Lot 5
  • 5

Follower of Antonio da Correggio, called Correggio

20,000 - 30,000 USD
bidding is closed


  • Saint John the Baptist
  • oil on walnut panel
  • 62 1/4  by 34 3/4  in.; 158.1 by 88.3 cm. 


Sir Philip John Miles Bart., M.P., Leigh Court, 1822;
By whom sold, London, Christie's, 28 June 1884, lot 18, to Phillips (as Correggio);
Anonymous sale, London, Christie's, 13 May 1899, lot 18 (as Correggio);
With Frost and Reed, London, by April 1930 (no. 1435, according to a label on the reverse);
Anonymous sale, London, Christie's, 24 July 1969, lot 271 (as Correggio);
Acquired circa 1971.


J. Young, A Catalogue of the Pictures at Leigh Court, near Bristol: the seat of Philip John Miles, London 1822, p. 18, cat. no. 34, reproduced with engraving p. 19 (as Correggio);
G.F. Waagen, Treasures of Art in Great Britain, London 1854vol. III, p. 184 (as Parmigianino);
C. Wright, A Catalogue of the Old Master Paintings in the Collection of Mr. and Mrs. J.V. Feather at Bridley Manor, Surrey 1974, pp. 7-8, 40-43, cat. no. 9, reproduced (as Correggio);
G. Adani, M. Fontanesi, and G. Nicolini, eds., Correggio: The Triptych of Santa Maria della Misericordia in Correggio, Milan 2011, p. 309 (as a copy after the lost original).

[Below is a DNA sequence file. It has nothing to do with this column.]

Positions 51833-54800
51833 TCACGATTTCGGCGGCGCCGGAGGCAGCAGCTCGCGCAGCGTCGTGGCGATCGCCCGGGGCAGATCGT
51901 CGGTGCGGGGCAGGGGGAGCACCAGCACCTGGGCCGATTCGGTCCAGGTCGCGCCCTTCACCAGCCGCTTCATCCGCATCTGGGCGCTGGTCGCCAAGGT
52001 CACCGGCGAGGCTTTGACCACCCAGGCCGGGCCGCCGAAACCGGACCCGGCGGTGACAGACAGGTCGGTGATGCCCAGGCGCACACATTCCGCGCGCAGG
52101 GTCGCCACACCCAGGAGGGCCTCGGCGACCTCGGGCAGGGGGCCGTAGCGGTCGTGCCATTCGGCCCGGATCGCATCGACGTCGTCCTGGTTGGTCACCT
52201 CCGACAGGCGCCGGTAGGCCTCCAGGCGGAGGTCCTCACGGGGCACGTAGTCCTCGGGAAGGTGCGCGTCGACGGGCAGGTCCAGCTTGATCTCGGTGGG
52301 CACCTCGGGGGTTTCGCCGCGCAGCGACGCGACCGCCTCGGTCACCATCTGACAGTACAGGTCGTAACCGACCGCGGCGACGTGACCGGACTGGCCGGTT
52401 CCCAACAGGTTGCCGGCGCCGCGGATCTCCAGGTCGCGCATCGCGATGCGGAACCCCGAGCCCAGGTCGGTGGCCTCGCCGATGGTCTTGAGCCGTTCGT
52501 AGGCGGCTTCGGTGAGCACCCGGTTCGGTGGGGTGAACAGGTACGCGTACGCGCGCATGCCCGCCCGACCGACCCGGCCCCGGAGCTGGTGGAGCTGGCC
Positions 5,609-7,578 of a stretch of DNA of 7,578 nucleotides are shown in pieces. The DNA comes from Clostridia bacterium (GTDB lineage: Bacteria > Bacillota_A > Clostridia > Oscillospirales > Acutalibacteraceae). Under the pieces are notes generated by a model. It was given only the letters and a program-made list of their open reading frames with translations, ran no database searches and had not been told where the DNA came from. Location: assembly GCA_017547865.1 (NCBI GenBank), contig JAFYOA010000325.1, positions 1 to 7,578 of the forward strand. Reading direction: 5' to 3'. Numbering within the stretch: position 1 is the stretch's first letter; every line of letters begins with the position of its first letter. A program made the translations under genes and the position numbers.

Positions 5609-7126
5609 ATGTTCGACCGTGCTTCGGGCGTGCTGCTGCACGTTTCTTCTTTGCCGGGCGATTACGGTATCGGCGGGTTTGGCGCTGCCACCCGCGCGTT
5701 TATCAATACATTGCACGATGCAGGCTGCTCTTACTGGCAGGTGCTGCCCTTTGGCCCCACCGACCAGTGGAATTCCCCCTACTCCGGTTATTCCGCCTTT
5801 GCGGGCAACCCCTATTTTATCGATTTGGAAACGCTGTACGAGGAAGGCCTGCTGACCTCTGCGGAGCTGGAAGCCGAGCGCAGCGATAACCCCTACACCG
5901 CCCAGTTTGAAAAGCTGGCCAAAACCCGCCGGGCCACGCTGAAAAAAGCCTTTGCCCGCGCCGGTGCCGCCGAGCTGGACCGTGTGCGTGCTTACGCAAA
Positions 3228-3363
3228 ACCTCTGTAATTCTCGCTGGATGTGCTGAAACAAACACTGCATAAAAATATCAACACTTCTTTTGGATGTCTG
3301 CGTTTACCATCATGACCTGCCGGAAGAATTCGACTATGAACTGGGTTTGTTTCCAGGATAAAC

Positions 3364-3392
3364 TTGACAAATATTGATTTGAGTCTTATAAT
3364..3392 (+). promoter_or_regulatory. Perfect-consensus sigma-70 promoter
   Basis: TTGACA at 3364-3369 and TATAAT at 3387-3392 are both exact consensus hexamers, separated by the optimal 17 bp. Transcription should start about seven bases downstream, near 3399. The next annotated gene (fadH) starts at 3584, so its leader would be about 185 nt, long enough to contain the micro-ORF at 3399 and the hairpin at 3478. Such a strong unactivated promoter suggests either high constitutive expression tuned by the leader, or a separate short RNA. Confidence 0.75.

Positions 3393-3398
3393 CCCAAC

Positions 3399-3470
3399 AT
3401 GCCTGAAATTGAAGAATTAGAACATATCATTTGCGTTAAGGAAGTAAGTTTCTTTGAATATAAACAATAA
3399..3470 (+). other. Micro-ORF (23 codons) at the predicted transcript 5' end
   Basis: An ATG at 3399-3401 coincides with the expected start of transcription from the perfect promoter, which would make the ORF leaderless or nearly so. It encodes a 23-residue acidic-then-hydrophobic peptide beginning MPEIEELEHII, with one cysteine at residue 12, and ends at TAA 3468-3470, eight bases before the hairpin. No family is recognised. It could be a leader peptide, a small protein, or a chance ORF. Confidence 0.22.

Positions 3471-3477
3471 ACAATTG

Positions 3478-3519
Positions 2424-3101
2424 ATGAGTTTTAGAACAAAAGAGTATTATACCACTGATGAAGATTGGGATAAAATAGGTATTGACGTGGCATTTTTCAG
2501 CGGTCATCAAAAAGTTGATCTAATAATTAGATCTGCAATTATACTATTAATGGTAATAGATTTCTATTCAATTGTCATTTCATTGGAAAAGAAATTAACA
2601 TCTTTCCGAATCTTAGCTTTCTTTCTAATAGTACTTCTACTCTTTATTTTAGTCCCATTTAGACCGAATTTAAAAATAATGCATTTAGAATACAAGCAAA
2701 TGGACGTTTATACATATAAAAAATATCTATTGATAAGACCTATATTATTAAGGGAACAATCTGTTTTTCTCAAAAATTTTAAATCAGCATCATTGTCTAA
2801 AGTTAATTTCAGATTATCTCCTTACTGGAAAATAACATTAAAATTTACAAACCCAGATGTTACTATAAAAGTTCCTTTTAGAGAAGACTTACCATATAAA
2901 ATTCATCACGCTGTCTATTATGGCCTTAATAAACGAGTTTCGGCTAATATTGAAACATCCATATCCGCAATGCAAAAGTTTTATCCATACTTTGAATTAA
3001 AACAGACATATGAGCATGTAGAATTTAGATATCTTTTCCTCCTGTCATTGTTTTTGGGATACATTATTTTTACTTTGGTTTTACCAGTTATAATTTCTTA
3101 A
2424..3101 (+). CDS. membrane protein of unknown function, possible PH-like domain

The following condition report has been provided by Karen Thomas of Thomas Art Conservation LLC., 336 West 37th Street, Suite 830, New York, NY 10018, 212-564-4024, info@thomasartconservation.com, an independent restorer who is not an employee of Sotheby's. A noticeable speckled haziness has developed across much of the surface of this picture. This appears to be a superficial defect that resides in the varnish and/or retouching. Selective cleaning in the flesh passages and portions of the garments has eradicated the whitish haze and these areas appear to be in very good condition. A few minor losses are found in the figure and a small area of lifting is located in the left eye. Abrasion that reveals the ground layer is visible along the lower edge of the cloth wrapped around Saint John's legs and along the far left edge of the red garment. The opacity of the blanched material(s) on the surface of much of the painting makes it impossible to discern the true condition of the affected passages although there does appear to be some wear and/or age-related increased transparency in the brown background. The vertically grained wood panel support retains its original thickness but has three newer crossbars inserted into channels cut into the back. Two cracks in the bottom half, visible between the legs of the figure, are open on the back of the panel. A hairline crack from the top edge, left of center, ends above the figure's head. The panel is planar. The degraded coating(s) and/or retouching with their disfiguring mottled cloudiness should be removed; this is expected to improve the overall appearance. Retouching may be required to visually suppress revealed wear. Cracks in the panel should be addressed to prevent structural instability and potential loss to the paint layer.